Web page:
Deer forests and lands exclusively devoted to sport in countries other than crofting counties in Scotland, represent a total of 557,544 acres, with a rental, as shown in the valuation roll, of £36,118. Surely, this area, and at least ten, if not twenty, times its multiple of mountain and heath, or other lands, could be reclaimed by municipalities and the State, who in former times have allowed large forests and large tracts of land to slip away either from ownership or control, for afforestation upon terms more advantageous to the present proprietors pecuniarily, and as a municipal and national duty to certain classes of labour as an immediate and practicable source of employment as well as in the near future development of national wealth, whether as rural industries, or water, or even aesthetic reasons, combined with timber production.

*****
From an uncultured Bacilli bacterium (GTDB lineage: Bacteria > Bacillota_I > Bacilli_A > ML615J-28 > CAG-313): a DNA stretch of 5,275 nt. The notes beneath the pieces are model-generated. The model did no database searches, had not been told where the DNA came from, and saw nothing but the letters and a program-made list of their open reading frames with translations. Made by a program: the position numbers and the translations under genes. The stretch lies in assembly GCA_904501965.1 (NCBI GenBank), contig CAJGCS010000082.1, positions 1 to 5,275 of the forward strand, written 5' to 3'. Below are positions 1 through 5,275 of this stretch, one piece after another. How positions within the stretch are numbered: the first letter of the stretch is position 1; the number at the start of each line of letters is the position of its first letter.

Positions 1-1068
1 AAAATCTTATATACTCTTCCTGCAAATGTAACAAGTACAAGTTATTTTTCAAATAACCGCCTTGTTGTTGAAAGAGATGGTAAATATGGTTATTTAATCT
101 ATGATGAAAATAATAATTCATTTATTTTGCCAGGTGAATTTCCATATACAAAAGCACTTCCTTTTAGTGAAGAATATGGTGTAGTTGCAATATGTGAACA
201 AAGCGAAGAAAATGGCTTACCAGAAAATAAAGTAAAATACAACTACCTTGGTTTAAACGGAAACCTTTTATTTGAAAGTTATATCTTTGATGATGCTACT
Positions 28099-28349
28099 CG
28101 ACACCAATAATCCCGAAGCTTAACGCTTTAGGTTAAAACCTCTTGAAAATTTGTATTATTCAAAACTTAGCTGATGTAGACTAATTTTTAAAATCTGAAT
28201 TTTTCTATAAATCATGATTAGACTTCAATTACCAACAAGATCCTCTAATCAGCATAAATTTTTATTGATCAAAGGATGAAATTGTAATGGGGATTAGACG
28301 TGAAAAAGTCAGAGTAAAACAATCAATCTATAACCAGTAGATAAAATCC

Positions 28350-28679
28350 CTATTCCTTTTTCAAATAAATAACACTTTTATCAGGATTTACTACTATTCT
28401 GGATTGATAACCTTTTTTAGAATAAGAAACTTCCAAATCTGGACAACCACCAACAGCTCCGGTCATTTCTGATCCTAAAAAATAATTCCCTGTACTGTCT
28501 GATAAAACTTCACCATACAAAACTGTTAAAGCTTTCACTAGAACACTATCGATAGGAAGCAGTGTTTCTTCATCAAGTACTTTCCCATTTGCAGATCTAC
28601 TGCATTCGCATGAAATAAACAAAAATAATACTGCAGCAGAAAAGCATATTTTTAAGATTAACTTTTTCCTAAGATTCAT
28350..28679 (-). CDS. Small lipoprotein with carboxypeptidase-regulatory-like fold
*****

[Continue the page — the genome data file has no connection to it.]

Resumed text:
Foresty, however, may only be successfully practised where the conditions are reciprocal as between sporting and even fishing. Game, ground and winged, affording sport and food, and also vermin, ground and winged, affording sport in pursuing or capturing without value other than skins, furs, or feathers, must not be unduly numerous on the one hand, or tolerated on the other hand so as to prejudice the growth of the trees.